Rockin’ the Catskills
The multi-talented Andreassen has written between 400 and 500 songs to his recollection; his “Catskill Mountain Rock” group, the Paul Luke Band, has been inducted into the New York State County Music Hall of Fame since its inception in 1978, and played on the north stage in Woodstock ‘94. “I was playing shows down in Mississippi and I said, ‘I can’t really put Paul Andreassen on any type of flyer.’ Luke is my confirmation name and that’s where it came from,” Andreassen recalled.
He met his wife at one of his shows in 1983 after she moved to Malden three years prior.
Alex Ward is a fan. “We’ve both been building inspector, we’ve both been involved in construction, he’s a very good friend and I enjoy his music,” Ward said.
Andreassen is also an avid kayaker and photographer — the email inboxes of many are often graced with the pictorial results of his Hudson River paddles.
In line with his expertise, a major campaigning point for Andreassen was the appraisal and renovation of the many “zombie houses” in Saugerties, and he already has ideas.
“I would like to have all the properties in the village and the town that are questionable or vacant inventoried, perhaps step up the process of finding the responsible parties and work its way into the town taking the legal action necessary, which technically goes through the building department,” said Andreassen. “This is not to say that the town and village building departments are not doing their best to try to reach the owners or responsible parties — they are [just] understaffed … There may be some help through the zombie house website [www.dfs.ny.gov] through the state, where you can make a complaint online.”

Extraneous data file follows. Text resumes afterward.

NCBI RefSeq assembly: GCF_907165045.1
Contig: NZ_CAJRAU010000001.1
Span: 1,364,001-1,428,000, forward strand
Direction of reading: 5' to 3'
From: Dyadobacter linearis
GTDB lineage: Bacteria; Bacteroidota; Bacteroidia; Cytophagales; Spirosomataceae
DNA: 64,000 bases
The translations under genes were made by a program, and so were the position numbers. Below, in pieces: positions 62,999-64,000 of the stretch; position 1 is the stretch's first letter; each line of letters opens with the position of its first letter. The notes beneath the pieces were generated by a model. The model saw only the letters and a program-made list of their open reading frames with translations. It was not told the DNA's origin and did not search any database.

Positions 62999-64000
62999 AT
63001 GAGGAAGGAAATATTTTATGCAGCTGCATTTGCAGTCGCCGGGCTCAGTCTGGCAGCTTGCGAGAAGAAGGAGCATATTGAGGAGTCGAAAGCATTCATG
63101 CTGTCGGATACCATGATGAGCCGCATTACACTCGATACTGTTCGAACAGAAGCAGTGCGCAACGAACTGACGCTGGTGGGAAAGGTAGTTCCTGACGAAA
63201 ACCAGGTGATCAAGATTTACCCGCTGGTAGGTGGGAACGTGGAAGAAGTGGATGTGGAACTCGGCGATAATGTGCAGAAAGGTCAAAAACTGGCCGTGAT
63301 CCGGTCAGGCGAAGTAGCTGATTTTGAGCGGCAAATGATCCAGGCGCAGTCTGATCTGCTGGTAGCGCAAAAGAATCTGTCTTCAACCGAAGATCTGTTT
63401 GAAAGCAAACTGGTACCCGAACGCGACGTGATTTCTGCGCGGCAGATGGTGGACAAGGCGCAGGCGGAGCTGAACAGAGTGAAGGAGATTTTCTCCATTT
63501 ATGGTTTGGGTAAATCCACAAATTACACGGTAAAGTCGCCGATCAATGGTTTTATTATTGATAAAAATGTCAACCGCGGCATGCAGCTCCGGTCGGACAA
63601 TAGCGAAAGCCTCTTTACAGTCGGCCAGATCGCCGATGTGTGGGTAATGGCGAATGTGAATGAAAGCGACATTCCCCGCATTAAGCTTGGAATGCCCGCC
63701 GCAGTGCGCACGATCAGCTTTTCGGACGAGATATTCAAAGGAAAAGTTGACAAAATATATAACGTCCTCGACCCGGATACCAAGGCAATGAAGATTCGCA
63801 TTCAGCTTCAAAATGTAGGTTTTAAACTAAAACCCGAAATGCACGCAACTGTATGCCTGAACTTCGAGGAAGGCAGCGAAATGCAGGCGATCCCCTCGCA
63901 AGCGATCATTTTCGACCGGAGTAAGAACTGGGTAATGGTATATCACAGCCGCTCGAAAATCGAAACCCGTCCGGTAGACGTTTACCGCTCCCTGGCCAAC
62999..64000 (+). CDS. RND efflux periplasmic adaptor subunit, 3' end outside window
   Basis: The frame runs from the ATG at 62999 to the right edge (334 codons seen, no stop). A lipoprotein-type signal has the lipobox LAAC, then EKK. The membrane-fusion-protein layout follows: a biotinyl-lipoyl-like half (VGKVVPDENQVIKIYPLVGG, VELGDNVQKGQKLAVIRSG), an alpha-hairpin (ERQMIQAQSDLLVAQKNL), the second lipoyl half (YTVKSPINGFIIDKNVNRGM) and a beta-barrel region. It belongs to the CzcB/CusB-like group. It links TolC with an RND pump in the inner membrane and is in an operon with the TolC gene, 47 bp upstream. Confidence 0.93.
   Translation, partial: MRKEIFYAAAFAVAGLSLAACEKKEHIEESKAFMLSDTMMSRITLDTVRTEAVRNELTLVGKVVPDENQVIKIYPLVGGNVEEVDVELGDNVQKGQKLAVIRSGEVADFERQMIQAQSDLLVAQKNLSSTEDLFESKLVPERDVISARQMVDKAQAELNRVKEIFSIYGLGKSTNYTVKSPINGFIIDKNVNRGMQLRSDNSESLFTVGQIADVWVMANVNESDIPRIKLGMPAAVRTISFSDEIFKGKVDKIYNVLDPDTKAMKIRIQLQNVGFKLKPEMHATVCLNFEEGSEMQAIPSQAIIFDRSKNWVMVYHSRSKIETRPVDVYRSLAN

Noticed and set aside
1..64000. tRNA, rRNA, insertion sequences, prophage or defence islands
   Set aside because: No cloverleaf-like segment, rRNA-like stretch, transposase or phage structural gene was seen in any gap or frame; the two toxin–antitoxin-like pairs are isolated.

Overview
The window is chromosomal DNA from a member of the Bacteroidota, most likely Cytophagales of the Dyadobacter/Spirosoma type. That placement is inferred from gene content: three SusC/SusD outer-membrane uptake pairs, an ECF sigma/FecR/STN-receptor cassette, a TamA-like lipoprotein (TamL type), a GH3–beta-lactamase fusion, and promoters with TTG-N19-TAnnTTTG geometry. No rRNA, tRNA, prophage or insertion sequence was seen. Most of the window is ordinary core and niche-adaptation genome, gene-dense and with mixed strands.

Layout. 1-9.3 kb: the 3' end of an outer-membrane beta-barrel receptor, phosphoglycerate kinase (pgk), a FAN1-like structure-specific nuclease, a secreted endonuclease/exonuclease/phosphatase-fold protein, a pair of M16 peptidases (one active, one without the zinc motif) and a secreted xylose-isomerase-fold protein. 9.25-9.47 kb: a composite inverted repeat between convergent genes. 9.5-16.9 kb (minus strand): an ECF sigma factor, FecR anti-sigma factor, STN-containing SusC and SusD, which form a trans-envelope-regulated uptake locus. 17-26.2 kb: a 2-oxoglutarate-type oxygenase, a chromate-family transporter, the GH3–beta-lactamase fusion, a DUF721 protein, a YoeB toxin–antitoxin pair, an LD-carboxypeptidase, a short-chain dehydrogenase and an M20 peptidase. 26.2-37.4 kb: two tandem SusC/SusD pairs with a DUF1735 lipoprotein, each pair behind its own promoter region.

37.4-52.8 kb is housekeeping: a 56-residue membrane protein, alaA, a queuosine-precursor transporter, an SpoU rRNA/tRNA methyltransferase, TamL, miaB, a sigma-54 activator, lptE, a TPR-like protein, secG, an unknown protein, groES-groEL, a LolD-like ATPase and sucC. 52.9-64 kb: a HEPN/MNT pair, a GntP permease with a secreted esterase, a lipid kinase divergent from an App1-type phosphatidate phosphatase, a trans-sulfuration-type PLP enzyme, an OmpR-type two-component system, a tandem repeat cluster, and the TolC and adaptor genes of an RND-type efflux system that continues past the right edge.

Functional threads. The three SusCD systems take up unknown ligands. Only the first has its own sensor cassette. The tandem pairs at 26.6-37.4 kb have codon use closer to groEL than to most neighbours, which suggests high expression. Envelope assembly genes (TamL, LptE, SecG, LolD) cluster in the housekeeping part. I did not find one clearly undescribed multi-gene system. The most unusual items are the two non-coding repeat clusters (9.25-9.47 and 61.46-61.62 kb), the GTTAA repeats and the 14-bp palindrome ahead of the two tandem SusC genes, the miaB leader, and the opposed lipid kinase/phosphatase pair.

Andreassen said he would also like more businesses to move to town: “With some positive reinforcement that Saugerties does welcome businesses, speaking from myself, [whether] you’ve lived here all your life or moved here two days ago, we want you to prosper. I think a town with a positive image that Saugerties does have, even with all its faults, makes people want to be part of it.”